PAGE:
|Ms. Michelle Brownrigg||2017|
|Michelle Brownrigg received her M.Sc from the University of Toronto where she now acts as Director of Physical Activity and Equity in the Faculty of Kinesiology and Physical Education. A former CEO of Active Healthy Kids Canada, she also does independent consulting in various areas of health promotion and school development. Instrumental in the MoveU campaign, she helped enable critical health research to be conducted and improve the health of the student body of University of Toronto, and was awarded the Queen Elizabeth II Diamond Jubilee Medal as tribute to her dedication. Ms. Brownrigg has been a revelation in health promotion, helping graduate students with analysis and implementation of ideas and initiatives. Alongside research support, she also facilitates linkages with Health and Wellness at the University of Toronto to support physical activity programming as well as overseeing data collection for the National College Health Association which enables the University health care professionals to gain information on the wellbeing of the students in comparison to others in North America.|
|Ms. Colleen McGavin||2016|
Colleen McGavin is a retired business educator having taught courses in communication and office technology for nearly 25 years at Camosun College in Victoria, British Columbia. After graduating with her BA and professional diploma in secondary education, she completed a post-graduate designation in computer based information systems, all at the University of Victoria. In 2014, she completed the training to become a certified member of the International Association of Public Participation (IAP2). Colleen has extensive experience as a cancer patient and as a caregiver to her elderly parents and, since 2010, she has been an active volunteer with Patients as Partners|Patient Voices Network, a program that is supported through the BC Ministry of Health. She is also a patient advisor for Island Health Authority. Through these affiliations, she has worked with organizations such as the BC Patient Safety and Quality Council, Doctors of BC, the Ministry of Health, and the Michael Smith Foundation for Health Research. Colleen was a member of the interim governing council for BC’s Strategy for Patient Oriented Research (SPOR) SUPPORT Unit and collaborated on the business plan. She was subsequently hired as the interim patient and stakeholder engagement lead for the SUPPORT Unit, a position she currently holds. Through these associations, Colleen has become very involved in health research itself. She is part of several research teams as a knowledge user, collaborator, or co-investigator.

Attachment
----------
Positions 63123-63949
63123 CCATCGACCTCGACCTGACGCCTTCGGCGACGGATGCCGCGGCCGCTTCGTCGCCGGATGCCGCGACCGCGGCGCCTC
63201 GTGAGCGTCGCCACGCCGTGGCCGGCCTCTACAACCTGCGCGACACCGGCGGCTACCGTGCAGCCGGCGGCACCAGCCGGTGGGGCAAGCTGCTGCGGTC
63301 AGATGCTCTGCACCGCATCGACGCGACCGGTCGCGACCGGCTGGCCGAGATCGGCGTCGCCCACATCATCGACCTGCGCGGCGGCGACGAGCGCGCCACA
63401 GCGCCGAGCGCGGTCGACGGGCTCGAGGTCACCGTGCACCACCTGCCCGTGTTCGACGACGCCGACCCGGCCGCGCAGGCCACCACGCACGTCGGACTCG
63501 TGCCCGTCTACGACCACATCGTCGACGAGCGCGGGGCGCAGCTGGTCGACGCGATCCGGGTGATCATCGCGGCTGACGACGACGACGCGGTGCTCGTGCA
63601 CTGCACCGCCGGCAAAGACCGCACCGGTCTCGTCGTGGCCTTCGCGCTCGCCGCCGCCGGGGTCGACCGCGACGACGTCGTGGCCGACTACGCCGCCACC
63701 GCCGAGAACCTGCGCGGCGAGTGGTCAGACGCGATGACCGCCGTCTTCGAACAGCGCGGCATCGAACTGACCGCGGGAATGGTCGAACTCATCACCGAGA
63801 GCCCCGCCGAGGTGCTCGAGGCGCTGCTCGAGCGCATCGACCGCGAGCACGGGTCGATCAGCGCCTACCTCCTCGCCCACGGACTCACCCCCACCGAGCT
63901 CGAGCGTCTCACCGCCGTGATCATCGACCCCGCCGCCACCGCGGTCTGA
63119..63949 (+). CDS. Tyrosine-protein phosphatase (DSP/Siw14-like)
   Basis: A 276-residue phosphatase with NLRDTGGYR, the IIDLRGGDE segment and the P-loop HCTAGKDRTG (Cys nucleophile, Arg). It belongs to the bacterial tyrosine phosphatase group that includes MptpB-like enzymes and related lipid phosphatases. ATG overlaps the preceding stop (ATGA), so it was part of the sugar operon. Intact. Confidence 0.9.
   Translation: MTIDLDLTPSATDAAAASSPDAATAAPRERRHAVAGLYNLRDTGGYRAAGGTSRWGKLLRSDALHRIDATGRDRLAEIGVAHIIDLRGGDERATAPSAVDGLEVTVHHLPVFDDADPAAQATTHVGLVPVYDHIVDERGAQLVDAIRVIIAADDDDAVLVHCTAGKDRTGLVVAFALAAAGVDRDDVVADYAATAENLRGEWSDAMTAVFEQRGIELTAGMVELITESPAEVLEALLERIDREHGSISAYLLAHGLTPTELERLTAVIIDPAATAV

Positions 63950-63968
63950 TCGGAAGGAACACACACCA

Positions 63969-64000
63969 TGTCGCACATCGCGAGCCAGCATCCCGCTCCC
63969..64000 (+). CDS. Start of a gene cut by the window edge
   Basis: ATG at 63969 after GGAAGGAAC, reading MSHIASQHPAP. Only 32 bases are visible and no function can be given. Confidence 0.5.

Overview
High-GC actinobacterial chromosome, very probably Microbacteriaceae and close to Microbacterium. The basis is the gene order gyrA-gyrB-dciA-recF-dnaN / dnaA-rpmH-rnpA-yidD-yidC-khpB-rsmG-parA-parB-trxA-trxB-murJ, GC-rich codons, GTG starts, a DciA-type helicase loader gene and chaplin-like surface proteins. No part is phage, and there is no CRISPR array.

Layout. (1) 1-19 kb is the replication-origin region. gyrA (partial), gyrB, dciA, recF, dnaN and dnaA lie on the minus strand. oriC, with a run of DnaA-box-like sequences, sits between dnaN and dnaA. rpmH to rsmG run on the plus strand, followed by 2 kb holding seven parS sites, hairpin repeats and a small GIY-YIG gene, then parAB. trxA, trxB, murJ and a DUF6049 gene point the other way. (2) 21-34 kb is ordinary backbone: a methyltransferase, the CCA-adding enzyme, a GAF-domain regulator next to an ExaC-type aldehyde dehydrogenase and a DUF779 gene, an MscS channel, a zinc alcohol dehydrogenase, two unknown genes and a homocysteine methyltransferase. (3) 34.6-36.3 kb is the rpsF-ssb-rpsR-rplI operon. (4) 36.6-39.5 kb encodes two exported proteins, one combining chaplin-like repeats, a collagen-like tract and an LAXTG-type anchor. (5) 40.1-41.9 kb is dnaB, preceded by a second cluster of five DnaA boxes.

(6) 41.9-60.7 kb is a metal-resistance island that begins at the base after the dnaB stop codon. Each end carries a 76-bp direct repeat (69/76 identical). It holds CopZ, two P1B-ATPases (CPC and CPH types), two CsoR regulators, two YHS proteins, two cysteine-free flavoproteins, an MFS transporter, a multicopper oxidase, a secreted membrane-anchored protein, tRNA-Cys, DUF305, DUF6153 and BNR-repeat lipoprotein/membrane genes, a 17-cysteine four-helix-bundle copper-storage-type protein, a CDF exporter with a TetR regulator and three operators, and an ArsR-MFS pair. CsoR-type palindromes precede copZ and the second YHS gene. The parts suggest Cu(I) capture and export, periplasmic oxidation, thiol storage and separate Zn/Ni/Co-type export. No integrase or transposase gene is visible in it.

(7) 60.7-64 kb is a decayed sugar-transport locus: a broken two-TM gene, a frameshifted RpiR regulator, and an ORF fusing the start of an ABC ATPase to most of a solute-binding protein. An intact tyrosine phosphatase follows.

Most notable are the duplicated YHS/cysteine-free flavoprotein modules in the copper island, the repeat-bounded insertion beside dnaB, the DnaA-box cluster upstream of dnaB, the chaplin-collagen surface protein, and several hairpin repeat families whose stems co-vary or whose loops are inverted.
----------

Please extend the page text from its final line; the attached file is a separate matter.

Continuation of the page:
|Dr. Robert Thirsk||2015|
Dr. Robert Thirsk, Chancellor The University of Calgary & Former Astronaut
Bob Thirsk has flown on two space missions as a member of the Canadian Space Agency’s astronaut corps. He first flew aboard the space shuttle Columbia in 1996 as part of the 17-day Life and Microgravity Spacelab Mission.
In 2009 Bob launched aboard a Russian Soyuz spacecraft to the International Space Station. As members of the 188-day Expedition 20/21, Bob and his ISS crewmates performed multidisciplinary research, robotic operations and maintenance of Station systems.
Bob has visited hundreds of schools to talk about his work. He encourages students to participate in hands-on learning and to follow their dreams.
|Mrs. Janice Filmon||2014|
Mrs. Janice Filmon, Chair, CancerCare Manitoba, and recipient of the Ronald G. Calhoun Science Ambassador Award that recognizes a member of the community who has provided outstanding leadership over several years in support of health research.
Mrs. Janice Filmon has devoted countless hours over the past 25 years to speaking, chairing and leading many campaigns and events including the capital campaign that founded the current CancerCare Manitoba Centre.
|Dr. James Low||2013|
|For Dr. Low, receiving this award served to recognize that his work at the Museum of Health Care at Kingston and its mission to enhance public understanding of the history and science of health and health care is worthwhile. He shares his perspective on why science outreach efforts are so important: “Governments and society, through foundations and individuals, have made a vast financial investment in health and health care research. Accountability requires public understanding of what has been achieved. […] Science outreach efforts are important to assure society that the research undertaken has led to new knowledge that in time may be translated into patient care for the benefit of society.”|